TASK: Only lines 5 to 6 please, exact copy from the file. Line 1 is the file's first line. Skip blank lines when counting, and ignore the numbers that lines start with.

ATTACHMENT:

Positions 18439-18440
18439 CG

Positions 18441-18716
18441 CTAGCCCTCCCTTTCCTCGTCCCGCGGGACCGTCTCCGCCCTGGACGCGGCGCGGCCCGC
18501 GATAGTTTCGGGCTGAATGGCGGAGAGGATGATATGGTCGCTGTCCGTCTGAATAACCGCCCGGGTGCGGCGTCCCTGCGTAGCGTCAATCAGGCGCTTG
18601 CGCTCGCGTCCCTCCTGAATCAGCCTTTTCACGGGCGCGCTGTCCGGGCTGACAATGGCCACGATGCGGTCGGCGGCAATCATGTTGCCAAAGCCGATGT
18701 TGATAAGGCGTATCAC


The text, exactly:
18501 GATAGTTTCGGGCTGAATGGCGGAGAGGATGATATGGTCGCTGTCCGTCTGAATAACCGCCCGGGTGCGGCGTCCCTGCGTAGCGTCAATCAGGCGCTTG
18601 CGCTCGCGTCCCTCCTGAATCAGCCTTTTCACGGGCGCGCTGTCCGGGCTGACAATGGCCACGATGCGGTCGGCGGCAATCATGTTGCCAAAGCCGATGT